It's happened several times in the past week, whenever the McCain campaign brings a candidate or a spouse to Pennsylvania to campaign. A member of the traveling press corps will come up to me and ask: "Why do they keep coming back here?" After all the polls, show Barack Obama leading John McCain in Pennsylvania by an average of 13 points. So the question is basically: "Isn't the state a lost cause?"
Maybe. It's hard to imagine a candidate making up the kind of deficit McCain faces here. And it's hard to compete with the resources Obama has been pouring into Pennsylvania, in terms of television commercials, staff and campaign offices. But the McCain campaign, which is trailing in every blue state on the national map, shows no sign of pulling the plug in Pennsylvania -- as it did in Michigan, a blue state with similar demographics for which it once had high hopes.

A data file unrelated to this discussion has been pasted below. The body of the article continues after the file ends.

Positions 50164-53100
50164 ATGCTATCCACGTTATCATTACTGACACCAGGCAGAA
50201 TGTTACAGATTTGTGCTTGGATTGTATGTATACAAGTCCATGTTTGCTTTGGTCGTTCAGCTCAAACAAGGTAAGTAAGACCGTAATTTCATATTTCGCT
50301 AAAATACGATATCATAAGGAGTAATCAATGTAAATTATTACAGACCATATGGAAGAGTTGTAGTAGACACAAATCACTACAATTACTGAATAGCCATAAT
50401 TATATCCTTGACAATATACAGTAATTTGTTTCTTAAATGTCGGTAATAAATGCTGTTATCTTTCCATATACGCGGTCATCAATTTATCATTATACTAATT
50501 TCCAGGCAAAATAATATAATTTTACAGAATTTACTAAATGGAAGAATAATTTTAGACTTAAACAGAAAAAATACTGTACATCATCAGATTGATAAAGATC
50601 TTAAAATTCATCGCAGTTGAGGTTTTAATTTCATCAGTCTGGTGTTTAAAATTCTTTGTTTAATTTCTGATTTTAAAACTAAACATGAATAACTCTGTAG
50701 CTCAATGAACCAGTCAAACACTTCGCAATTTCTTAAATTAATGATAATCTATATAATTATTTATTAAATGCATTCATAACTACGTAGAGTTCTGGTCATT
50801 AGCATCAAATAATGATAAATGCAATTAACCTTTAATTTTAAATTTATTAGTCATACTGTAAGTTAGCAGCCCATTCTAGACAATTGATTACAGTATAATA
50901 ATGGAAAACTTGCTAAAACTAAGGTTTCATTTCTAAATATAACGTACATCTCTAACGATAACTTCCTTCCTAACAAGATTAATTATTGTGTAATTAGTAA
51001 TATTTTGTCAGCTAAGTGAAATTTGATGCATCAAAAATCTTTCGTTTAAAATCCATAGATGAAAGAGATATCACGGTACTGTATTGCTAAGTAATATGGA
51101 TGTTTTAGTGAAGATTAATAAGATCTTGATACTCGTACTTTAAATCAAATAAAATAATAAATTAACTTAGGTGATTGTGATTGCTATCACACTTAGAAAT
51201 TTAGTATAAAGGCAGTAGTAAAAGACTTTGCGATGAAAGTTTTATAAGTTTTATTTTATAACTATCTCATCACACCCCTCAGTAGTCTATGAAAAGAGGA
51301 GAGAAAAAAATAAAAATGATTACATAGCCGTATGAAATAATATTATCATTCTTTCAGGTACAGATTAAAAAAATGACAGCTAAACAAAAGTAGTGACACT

Cindy McCain is spending all of today in the Philadelphia area, accompanied by Arlen Specter, Rudy Giuliani, and the wives of a number of prominent Republican officeholders. (We'll have a report on her first event, at the National Constitution Center, later this morning.) John McCain is coming tomorrow, with stops in Bensalem in the morning, Harrisburg at mid-day, and suburban Pittsburgh in late afternoon.
Doesn't sound like a campaign getting ready to abandon a state. But you never know.
Click here for Philly.com's politics page.